New Book Available on Chickamauga Park Monuments

"A History and Guide to the Monuments of Chickamauga National Military Park" by Dr. Stacey Reaves

Saturday, August 17, 2013 - by Harmon Jolley
New book provides background of monuments at Chickamauga National Military Park.
New book provides background of monuments at Chickamauga National Military Park.

This is a year of remembrance of the Civil War battles of Chickamauga and Chattanooga which took place 150 years ago.   In daily drives around our area, we see many monuments which were placed after the war.  To help our understanding of those commemoratives, Dr. Stacey W. Reaves has written a book, A History and Guide to the Monuments of Chickamauga National Military Park, which was released in July by the History Press of South Carolina. 

Dr. Reaves grew up in Adamsville, TN, less than ten miles from the Shiloh National Military Park, where she served five years as a seasonal park ranger.  Last year, she authored A History and Guide to the Monuments of Shiloh National Park.   Jane D. Beal was a photographer for both the Shiloh and Chickamauga books. 

The author’s academic accomplishments include receiving a Ph.D. from Oklahoma State University in Military History, and a Bachelor of Science in Historic Preservation from Southeast Missouri State University.   She is currently an adjunct professor at Tulsa Community College.   Previously, she was a museum director at the Sand Springs Cultural and Historical Museum in Sand Springs, Oklahoma, and as a curator at the Fort Sill Army Museum, Sapulpa Historical Society and for the National Park Service.

In an interview, Dr. Reaves said that her latest book discusses one of the most visible aspects of the battlefield - the monuments.  Chickamauga National Military Park was the first national military park established, and was the first that the veterans erected monuments to both sides. The book discusses the efforts of the veterans to erect the monuments,  and the artists and monuments companies who created the artwork.  

Dr. Reaves noted, “As the years went by, Civil War veterans felt a need to have monuments put up.  They did not want those who died in battle to be forgotten.  They wanted a lasting way to tell their story.” 

This led to the building and erection of monuments, which resulted in a boon to the granite industry and to the artists who crafted the markers.  In her research, she attempted to identify the artists, but unfortunately, many are lost to history.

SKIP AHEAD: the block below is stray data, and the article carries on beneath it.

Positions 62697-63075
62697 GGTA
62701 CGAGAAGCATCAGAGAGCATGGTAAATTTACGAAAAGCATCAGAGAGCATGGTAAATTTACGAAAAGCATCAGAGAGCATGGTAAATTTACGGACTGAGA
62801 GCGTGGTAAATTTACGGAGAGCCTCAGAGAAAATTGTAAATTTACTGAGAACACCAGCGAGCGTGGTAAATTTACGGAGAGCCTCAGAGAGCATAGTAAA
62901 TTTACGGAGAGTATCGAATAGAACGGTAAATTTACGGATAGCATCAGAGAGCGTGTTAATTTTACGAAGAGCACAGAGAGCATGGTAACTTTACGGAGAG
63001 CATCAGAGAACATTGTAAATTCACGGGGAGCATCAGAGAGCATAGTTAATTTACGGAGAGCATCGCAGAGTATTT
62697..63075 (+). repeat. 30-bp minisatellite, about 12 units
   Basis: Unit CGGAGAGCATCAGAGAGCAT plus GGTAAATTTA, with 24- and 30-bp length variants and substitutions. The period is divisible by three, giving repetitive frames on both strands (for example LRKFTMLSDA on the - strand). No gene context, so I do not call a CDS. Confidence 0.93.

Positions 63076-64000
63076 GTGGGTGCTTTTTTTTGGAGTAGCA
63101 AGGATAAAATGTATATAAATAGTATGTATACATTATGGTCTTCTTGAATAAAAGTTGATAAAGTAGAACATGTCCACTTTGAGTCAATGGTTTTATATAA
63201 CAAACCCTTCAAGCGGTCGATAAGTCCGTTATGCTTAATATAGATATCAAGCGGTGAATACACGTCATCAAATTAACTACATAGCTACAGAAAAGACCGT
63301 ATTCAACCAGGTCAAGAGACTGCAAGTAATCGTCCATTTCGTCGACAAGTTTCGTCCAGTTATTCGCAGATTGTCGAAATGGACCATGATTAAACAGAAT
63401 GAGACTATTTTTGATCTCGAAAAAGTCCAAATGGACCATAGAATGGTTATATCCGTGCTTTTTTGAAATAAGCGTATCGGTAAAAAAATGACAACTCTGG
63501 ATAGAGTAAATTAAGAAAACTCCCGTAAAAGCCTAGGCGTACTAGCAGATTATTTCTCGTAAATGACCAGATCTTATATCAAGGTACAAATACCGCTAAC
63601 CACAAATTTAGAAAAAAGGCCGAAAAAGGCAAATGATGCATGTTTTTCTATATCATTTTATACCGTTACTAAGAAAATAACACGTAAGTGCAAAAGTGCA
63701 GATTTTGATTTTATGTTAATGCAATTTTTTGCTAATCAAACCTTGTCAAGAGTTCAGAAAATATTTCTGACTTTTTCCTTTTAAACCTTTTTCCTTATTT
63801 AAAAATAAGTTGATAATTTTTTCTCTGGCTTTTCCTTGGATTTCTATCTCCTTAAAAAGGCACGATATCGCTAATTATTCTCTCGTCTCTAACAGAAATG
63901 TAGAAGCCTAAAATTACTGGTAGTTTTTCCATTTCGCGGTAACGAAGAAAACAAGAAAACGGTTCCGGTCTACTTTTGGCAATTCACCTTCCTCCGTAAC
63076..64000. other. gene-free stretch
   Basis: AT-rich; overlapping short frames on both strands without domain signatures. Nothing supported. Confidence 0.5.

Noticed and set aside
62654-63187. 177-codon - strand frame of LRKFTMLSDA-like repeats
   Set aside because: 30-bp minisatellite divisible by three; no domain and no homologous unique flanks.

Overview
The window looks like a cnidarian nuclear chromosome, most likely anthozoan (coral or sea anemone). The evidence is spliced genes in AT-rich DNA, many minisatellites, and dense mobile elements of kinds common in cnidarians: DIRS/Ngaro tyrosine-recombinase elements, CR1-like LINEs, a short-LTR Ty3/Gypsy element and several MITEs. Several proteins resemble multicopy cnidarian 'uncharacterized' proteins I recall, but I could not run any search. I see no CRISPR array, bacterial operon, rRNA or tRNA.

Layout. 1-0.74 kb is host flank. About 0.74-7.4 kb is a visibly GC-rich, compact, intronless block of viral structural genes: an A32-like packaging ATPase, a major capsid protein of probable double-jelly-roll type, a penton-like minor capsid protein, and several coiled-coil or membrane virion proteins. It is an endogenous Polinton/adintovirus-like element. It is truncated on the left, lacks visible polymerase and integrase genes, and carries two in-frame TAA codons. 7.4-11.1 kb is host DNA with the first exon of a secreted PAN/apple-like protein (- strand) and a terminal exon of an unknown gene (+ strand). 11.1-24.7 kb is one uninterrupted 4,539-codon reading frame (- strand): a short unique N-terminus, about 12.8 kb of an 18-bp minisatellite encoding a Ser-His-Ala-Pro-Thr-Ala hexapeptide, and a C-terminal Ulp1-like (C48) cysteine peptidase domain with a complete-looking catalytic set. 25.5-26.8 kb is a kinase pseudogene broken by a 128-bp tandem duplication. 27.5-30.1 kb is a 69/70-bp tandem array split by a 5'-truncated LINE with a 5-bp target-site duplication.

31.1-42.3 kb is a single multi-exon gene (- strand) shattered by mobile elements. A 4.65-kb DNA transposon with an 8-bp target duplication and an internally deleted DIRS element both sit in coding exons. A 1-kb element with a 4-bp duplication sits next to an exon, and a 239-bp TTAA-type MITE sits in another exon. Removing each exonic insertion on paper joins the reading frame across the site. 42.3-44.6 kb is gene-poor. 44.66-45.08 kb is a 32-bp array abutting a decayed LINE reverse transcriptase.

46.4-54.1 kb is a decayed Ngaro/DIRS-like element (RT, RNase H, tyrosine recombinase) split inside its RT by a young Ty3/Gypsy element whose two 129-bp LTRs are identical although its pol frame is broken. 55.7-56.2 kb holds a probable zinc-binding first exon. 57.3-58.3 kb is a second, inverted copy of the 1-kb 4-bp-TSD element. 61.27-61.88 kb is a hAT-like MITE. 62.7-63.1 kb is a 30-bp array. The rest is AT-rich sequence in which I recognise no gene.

In her book, Dr. Reaves focused on the monuments commissioned by various states.  Union states were able to outspend the former Confederate states in placing monuments.   The Iowa monument on US 27 at the Rossville Gap was a particularly expensive work.

A History and Guide to the Monuments of Chickamauga National Military Park is available for purchase at the visitors’ centers at the Chickamauga Battlefield and Point Park.  Proceeds from the book will go to the park for preservation of the monuments.  Dr. Reaves will be in the Chattanooga area during upcoming Civil War sesquicentennial events for book signings.

Harmon Jolley

jolleyh@bellsouth.net

 

 

 

 


Civil War Battle of Johnsonville Being Remembered

This year marks the 150th Anniversary of the Battle of Johnsonville. To commemorate the historic event, Johnsonville State Park and Nathan Bedford Forrest State Park will host several events in October and November.   The 150th anniversary kicked off earlier this month with a Civil War quilt show at Johnsonville, which will be on display through December 31 at the park’s ... (click for more)

James County Historical Society Meeting is November 7

The next James County Historical Society meeting will be Sunday, November 7 at 2:30pm at the Ooltewah United Methodist Church. The program will be about the history of Ooltewah Methodist Church and be presented by a long time member, Steve Wolfe.  If you have any thing that you would like to contribute about this church or another church, please feel free to do so. ... (click for more)

Downtown Chattanooga Apartment Complex Fetches $15 Million

Walnut Commons, the first downtown apartment complex built in many years, sold for $15 million, one of the developers said. John Clark said the initial estimate on the project was $11 million and it wound up costing around $12 million to build. "We're very pleased with the sale," he said. Mr. Clark, along with partners David Hudson and Bob McKenzie, are selling their stock ... (click for more)

Hamilton County Principal Ronald Hughes Named Tennessee's 2014-15 Principal Of The Year

A Hamilton County elementary school principal and an Anderson County supervisor have earned top honors for their work in Tennessee education. Ronald Hughes, principal of Apison Elementary School in Chattanooga, was named Tennessee’s 2014-15 Principal of the Year. He has served as principal at Apison Elementary for the past six years, and spent three decades working in Tennessee ... (click for more)

Congratulations To Ron Hughes

Hearty congratulations to Ron Hughes for being selected as Tennessee State Elementary Principal of the Year for 2014. Wherever Ron has been assigned as principal, he has exhibited strong leadership both academically and morally. His faith in God and his love for the students of Hamilton County have guided his actions and everyone that has benefited from the excellent education ... (click for more)

Roy Exum: Brittany’s Days Dwindle

So here we are, facing what is known as “Devil’s Night” before Halloween comes, and the almost macabre news now comes that Brittany Maynard, the beautiful girl who has chosen to end her life as soon as Saturday, is struggling to meet her own deadline. She has inoperable brain cancer and, at best, only months to live. The 29-year-old, who was married shortly before her devastating ... (click for more)